The data shown in Tables 1 and 2, illustrates that although state machines have a wide variety of functions and implementations, these state machines have many common characteristics. A reconfigurable platform is therefore desired, which is capable of providing a cost effective implementation of a wide variety of state machines, such as many of those shown in Table 1.

FIG. 1 is a block diagram illustrating a reconfigurable state machine 10 according to one embodiment of the present invention. In example shown in FIG. 1, reconfigurable state machine 10 has a scaleable architecture that is able to satisfy 85% to 90% to the state machine applications shown in Table 1. However, state machine 10 can be modified to implement many other state machine applications. These modifications can include, for example, the number of inputs and outputs, the number of states, the number of transitions per state, the number of input and output control signals, and can be modified to include or exclude other logic such as counters to assist next state transitions.

Referring to FIG. 1, reconfigurable state machine 10 includes a set of input multiplexers 12-1 through 12-6, at least one programmable state entry 14 for each state in the state machine, global output multiplexers 16 and 18, a global current state register 20 and a global decoded current state output register 22. Current state register 20 stores a state value, which is updated by the state entries 14 to reflect the current state of state machine 10.

State machine 10 has a plurality of states, and one or more next state transitions per state. A next state transition is any outbound state transition arc in a representative state diagram. A transition from one state to the next is triggered by one or more external signals 30 under conditions set by the corresponding state entry 14 for the current state of state machine 10. In order to provide flexibility in the external signals that trigger a state transition, groups of one or more of the external signals 30 are multiplexed by input multiplexers 12-1 through 12-6. In the embodiment shown in FIG. 1, six groups of eight external signals are multiplexed into six subgroups of four signals onto 4-bit control inputs 32-1 through 32-6. As described in more detail below, control inputs 32-1 and 32-2 trigger a transition from a current state to a first next state, subgroups 32-3 and 32-4 trigger a transition from the current state to a second next state, and subgroups 32-5 and 32-6 trigger a transition from the current state to a third next state.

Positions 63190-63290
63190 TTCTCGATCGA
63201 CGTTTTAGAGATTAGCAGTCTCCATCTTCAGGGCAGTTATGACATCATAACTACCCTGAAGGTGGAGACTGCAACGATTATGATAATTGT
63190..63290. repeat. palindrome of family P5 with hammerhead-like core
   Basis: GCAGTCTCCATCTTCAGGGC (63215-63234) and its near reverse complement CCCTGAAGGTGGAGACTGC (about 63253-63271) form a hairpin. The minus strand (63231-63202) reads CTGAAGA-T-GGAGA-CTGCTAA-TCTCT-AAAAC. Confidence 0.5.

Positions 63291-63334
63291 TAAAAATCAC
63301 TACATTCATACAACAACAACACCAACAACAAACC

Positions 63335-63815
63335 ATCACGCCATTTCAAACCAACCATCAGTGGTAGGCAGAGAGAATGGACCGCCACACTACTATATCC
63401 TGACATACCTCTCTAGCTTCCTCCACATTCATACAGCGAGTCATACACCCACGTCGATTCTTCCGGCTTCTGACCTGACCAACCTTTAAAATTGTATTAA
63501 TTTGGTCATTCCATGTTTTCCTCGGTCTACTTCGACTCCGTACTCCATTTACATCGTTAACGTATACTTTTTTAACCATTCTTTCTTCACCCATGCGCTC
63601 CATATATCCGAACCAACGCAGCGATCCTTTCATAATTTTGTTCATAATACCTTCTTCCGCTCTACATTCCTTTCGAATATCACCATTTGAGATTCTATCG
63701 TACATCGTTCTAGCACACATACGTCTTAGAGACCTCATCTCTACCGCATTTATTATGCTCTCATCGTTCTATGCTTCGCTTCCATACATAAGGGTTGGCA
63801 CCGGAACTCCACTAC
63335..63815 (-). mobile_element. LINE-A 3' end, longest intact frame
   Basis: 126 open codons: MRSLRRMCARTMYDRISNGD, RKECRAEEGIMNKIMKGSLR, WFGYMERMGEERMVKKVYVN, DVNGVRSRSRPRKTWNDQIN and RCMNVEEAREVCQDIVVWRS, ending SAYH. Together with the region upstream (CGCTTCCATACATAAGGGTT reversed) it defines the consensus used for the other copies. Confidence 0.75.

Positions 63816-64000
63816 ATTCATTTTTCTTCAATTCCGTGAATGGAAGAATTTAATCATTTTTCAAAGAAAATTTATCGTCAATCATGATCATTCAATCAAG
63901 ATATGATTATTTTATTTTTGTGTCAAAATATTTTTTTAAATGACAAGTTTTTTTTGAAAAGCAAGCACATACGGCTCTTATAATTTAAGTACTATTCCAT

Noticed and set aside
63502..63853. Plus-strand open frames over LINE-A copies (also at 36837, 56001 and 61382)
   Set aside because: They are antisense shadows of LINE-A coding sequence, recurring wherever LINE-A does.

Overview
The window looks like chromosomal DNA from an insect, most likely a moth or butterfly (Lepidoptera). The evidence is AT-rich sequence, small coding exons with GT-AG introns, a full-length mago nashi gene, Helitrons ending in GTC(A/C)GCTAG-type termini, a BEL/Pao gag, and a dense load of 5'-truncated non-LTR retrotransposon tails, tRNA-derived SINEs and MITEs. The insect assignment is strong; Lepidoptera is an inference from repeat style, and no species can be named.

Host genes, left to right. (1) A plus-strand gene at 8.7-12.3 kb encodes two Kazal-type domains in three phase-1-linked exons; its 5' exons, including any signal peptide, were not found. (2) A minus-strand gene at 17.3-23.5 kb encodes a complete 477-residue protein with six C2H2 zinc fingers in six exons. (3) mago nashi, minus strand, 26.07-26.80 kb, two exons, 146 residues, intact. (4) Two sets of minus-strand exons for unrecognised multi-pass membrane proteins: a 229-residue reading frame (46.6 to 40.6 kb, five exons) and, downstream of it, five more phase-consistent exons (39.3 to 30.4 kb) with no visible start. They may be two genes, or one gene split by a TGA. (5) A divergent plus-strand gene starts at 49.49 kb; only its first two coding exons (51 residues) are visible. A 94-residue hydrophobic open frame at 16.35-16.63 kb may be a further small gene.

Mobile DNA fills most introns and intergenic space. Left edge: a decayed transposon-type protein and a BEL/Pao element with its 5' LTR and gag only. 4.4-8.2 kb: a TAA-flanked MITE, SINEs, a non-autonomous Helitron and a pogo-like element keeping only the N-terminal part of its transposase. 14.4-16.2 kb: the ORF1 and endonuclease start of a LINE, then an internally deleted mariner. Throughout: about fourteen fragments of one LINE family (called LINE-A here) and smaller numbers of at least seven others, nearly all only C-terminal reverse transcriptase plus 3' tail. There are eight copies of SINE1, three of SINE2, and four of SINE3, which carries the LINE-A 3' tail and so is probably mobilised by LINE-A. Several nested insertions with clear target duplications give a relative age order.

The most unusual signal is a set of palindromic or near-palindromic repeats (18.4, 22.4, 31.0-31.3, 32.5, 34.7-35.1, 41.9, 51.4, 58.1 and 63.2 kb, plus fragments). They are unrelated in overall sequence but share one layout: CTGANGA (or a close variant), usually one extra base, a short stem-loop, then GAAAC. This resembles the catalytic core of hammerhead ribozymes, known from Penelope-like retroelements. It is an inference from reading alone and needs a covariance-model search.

In the embodiment shown in FIG. 1, state entry 14 has a structure similar to a contents addressable memory (CAM) element, with a tag section 34, a data section 36 and a next state match logic circuit 38. Tag section 34 includes a plurality of programmable registers, including a 4-bit current state tag register 40, next state condition registers 41-43, a current state mask register 44, and next state condition mask registers 45-47.

Current state tag register 40 is loaded with a 4-bit current state tag CS, which is associated with state entry 14. Next state condition registers 41-43 are loaded with 8-bit next state conditions NS1C, and NS2C and NS3C, which define the conditions under which state machine 10 transitions from the state corresponding to the current state tag in register 40 to one of three next states NS1, NS2 or NS3, respectively. The next state conditions NS1C, NS2C and NS3C represent the outbound state transition arcs for the state loaded in state tag register 40.